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I was solving a question which required me to find the value of $\theta$ for which the expression $\frac{a}{\cos\theta}+\frac{b}{\sin\theta}$ has its minimum value. Given that, $a=3\sqrt3, b=1$.

Note: It was a fault from my end for not including the values of $a,b$ which were given in the question. I apologize for that.

Since this is a fairly trivial task, I proceeded by using AM-GM inequality which yields the following:

Using AM-GM inequality

$$\frac{a}{\cos\theta}+\frac{b}{\sin\theta} \ge 2\sqrt{\frac{ab}{\cos\theta\sin\theta}}\\ \implies \frac{a}{\cos\theta}+\frac{b}{\sin\theta} \ge 2\sqrt{\frac{2ab}{\sin2\theta}}$$ Since, we're minising the given expression, therefore $\sin2\theta$ should have maximum value, i.e. $\sin2\theta=1$. Therefore, $\theta=\dfrac{\pi}{4}$.

Using calculus

$$\text{Let }f(\theta)=a\sec\theta+b\csc\theta \\ \therefore f'(\theta)=a\sec\theta\tan\theta-b\csc\theta\cot\theta \\ \text{For mininma, }f(\theta)=0, \implies a\sec\theta\tan\theta=b\csc\theta\cot\theta \\ \text{or, }\tan^3\theta=\frac{b}{a}=\frac{1}{3\sqrt3} \\ \implies \theta=\frac{\pi}{6}$$ Why does solving this problem using derivatives yield $\theta=\dfrac{\pi}{6}$. Why is this happening? What should I look out for in the future while deciding whether to use AM-GM or calculus?

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  • $\begingroup$ Please show your work solving using derivatives; doesn't $\theta$ depend on $a$ and $b$? $\endgroup$ Commented Apr 8, 2019 at 14:11
  • $\begingroup$ @J.W.Tanner Done! $\endgroup$ Commented Apr 8, 2019 at 14:28
  • $\begingroup$ Thanks for clarifying; you have the correct answer using calculus now $\endgroup$ Commented Apr 8, 2019 at 14:37
  • $\begingroup$ Simply, you cannot apply AM-GM inequality here. This applies to means. You need calculus for a correct answer. $\endgroup$
    – Jon
    Commented Apr 8, 2019 at 14:54

2 Answers 2

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Let $y=a\sec t+b\csc t$

$\dfrac{dy}{dt}=a\sec t\tan t-b\csc t\cot t=\dfrac{a\sin^3t-b\cos^3t}{\cos^2t\sin^2t} $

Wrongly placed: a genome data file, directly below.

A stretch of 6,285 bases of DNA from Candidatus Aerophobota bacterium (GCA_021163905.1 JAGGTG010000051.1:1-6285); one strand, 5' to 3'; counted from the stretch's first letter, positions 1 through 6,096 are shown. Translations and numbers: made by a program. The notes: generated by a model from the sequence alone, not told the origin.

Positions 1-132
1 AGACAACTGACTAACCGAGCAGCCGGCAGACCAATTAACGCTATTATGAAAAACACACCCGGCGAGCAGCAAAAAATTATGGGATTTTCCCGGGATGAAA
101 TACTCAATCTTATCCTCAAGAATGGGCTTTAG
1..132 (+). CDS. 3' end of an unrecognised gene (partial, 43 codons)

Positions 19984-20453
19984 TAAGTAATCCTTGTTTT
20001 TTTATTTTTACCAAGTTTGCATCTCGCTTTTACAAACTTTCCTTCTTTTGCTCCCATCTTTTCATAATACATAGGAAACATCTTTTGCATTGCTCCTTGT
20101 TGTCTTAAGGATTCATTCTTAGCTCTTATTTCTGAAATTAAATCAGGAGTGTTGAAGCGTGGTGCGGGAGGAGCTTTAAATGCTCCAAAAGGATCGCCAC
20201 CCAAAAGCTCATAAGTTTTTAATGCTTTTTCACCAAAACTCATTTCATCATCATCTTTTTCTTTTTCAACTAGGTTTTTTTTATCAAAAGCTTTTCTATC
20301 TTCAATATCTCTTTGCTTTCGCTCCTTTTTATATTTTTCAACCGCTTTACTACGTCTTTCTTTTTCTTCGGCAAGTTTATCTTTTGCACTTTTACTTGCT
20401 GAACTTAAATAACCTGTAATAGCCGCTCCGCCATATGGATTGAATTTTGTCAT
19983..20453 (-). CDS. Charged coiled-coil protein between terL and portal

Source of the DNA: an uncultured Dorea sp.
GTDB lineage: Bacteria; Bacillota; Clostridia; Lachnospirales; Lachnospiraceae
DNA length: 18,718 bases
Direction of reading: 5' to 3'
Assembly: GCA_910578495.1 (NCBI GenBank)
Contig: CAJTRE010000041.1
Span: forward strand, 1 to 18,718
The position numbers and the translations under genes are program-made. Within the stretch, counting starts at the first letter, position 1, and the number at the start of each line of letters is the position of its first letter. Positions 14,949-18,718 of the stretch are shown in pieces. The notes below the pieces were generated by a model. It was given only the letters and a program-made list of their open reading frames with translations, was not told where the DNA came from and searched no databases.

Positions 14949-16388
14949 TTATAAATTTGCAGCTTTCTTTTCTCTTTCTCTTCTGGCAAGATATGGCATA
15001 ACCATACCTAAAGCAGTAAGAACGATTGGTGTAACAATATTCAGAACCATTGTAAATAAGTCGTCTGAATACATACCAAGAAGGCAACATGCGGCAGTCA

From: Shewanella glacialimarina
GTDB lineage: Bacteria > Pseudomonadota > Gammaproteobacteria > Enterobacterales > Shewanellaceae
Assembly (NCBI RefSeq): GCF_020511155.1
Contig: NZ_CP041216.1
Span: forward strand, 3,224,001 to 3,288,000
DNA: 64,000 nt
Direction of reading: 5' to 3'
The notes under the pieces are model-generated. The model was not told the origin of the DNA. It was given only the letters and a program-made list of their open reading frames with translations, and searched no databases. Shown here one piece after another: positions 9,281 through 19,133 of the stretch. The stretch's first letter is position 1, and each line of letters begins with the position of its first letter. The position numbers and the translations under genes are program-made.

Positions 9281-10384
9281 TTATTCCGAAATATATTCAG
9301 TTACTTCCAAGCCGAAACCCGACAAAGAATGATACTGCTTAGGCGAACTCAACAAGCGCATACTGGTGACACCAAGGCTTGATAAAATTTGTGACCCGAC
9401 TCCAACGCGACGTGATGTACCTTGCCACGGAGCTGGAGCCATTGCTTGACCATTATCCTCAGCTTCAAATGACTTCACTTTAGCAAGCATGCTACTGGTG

For extreme values of $y,f'(t)=0$

$\implies\tan^3t=\dfrac ba\iff\dfrac a{\cos^3t}=\dfrac b{\sin^3t}=\pm\sqrt{a^{2/3}+b^{2/3}}$

How have you found $t=\dfrac\pi8?$

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  • $\begingroup$ The values for a,b were provided in the question. I have now included them in the question. Sorry for not mentioning them beforehand. $\endgroup$ Commented Apr 8, 2019 at 14:29
  • $\begingroup$ @Utkarsh, So, put those values in $f'(t)$ $\endgroup$ Commented Apr 8, 2019 at 14:38
  • $\begingroup$ The answer comes $\frac{\pi}{6}$ which is different from the one given by AM-GM inequality. $\endgroup$ Commented Apr 8, 2019 at 14:40
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Even if $f(\theta)\ge g(\theta)$ for all $\theta$, $f$ may attain its least possible value for some $\theta$ that doesn't minimize $g$. Consider for instance the inequality (which holds on the whole real line) $$\theta^2\ge \frac12\theta^2-\theta-1$$ The LHS is minimized for $\theta=0$, the RHS for $\theta=1$.

So it's not really a matter of choice of approach. It's a matter of basic logic.

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  • $\begingroup$ Thinking about this problem also led me to this conclusion, but I still want to know when to rely upon either of the methods. That's also what my question aims at! $\endgroup$ Commented Apr 8, 2019 at 14:31
  • $\begingroup$ Do both and the one that works faster is the one you should have used first. $\endgroup$
    – user562983
    Commented Apr 8, 2019 at 14:32
  • $\begingroup$ This when you're young. When you're old, use the one that has worked faster most of the times and, if it doesn't work, cry like an old man. $\endgroup$
    – user562983
    Commented Apr 8, 2019 at 14:34
  • $\begingroup$ Sadly, I don't have that freedom. I'm preparing for an exam, hence time is limited. I'd like to save as much time as I can, hence even the thought of doing multiple methods for a single problem is out of the question. $\endgroup$ Commented Apr 8, 2019 at 14:34

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